A new project has been created by anti-phishers to crack down on malware.
Volunteers behind the Phishing Incident Reporting and Termination Squad (PIRT) have created the Malware Incident Reporting and Termination Squad (MIRT).
MIRT will work in much the same way as PIRT, by inviting people to submit samples of potentially malicious code to a database of "unknown files", which are then analysed and reverse-engineered by MIRT's team of volunteers. MIRT then will publish reports on the malicious software and make its findings known to authorities and security companies, said leader of the project Paul Laudanski, also the owner of Computer Cops.
This same approach has worked pretty well for PIRT, said Laudanski. To date, PIRT has received 80,000 submissions from volunteers, and it has handed the FBI details on about 300 email "drop accounts" where information was being delivered after successful phishing attacks.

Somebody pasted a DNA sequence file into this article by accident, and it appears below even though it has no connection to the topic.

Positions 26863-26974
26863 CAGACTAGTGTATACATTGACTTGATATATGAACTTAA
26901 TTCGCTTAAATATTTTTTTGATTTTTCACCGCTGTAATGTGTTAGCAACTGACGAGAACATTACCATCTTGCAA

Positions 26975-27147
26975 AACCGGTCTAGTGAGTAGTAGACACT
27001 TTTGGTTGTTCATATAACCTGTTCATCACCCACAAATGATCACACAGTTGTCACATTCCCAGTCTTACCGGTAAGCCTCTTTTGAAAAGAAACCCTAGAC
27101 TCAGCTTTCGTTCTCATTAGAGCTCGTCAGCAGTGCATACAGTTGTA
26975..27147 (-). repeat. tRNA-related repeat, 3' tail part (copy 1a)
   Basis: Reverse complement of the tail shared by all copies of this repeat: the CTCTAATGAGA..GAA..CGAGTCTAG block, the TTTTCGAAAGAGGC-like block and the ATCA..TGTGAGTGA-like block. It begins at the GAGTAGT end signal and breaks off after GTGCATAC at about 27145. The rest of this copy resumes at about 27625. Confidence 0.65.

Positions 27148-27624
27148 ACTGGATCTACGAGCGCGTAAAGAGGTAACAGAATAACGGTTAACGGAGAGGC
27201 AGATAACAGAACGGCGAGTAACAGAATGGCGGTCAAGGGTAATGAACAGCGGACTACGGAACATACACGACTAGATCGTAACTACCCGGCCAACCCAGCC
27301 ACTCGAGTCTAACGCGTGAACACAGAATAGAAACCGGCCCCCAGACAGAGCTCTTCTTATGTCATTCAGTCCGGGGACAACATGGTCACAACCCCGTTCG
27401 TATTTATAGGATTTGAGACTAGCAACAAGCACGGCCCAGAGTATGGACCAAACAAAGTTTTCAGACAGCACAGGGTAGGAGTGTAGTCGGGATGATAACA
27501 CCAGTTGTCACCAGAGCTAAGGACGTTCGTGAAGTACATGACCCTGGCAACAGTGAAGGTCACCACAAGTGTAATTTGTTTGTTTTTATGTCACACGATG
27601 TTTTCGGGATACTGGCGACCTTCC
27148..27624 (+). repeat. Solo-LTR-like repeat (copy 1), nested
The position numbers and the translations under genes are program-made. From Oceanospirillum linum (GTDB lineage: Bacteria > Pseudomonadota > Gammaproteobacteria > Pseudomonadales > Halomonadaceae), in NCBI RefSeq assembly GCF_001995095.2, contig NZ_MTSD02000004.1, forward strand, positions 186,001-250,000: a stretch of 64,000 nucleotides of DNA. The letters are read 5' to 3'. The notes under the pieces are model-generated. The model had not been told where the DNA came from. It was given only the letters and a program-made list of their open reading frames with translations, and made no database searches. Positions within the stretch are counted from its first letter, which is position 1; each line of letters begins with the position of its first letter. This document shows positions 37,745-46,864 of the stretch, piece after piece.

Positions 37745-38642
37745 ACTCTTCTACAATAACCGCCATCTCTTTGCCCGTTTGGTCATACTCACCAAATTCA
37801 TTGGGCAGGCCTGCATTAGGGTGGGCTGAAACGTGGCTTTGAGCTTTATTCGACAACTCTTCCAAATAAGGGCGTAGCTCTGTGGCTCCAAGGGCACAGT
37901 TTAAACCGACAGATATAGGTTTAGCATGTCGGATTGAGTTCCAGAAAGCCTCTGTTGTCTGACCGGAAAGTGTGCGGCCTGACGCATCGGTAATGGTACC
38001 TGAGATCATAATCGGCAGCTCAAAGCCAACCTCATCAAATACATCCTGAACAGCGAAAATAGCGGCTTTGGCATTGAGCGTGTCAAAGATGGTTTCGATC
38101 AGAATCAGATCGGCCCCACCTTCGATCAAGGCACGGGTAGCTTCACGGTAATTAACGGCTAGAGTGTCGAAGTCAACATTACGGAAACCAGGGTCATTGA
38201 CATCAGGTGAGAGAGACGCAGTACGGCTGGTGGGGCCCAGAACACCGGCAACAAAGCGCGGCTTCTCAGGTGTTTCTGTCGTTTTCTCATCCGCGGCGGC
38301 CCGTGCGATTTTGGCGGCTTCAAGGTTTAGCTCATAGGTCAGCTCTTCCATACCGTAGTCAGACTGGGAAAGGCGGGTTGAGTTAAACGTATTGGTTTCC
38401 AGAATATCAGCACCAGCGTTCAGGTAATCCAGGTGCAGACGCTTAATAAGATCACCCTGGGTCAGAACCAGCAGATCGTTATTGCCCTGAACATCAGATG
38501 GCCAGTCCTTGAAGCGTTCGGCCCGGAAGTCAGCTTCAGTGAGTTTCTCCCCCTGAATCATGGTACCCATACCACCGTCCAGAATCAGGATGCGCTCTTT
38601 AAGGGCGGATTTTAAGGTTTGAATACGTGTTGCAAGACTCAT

Laudanski believes that MIRT's volunteer approach will allow the project to pick up information that the big anti-virus companies may be missing. "There are a lot of places that we can tap into that give us a grassroots look at the malware that the antivirus vendors don't get," he said.
There is no shortage of malicious software to be scrutinized. Symantec said recently that it counted 6,784 new worms and viruses in the first six months of 2006.
Find your next job with computerworld UK jobs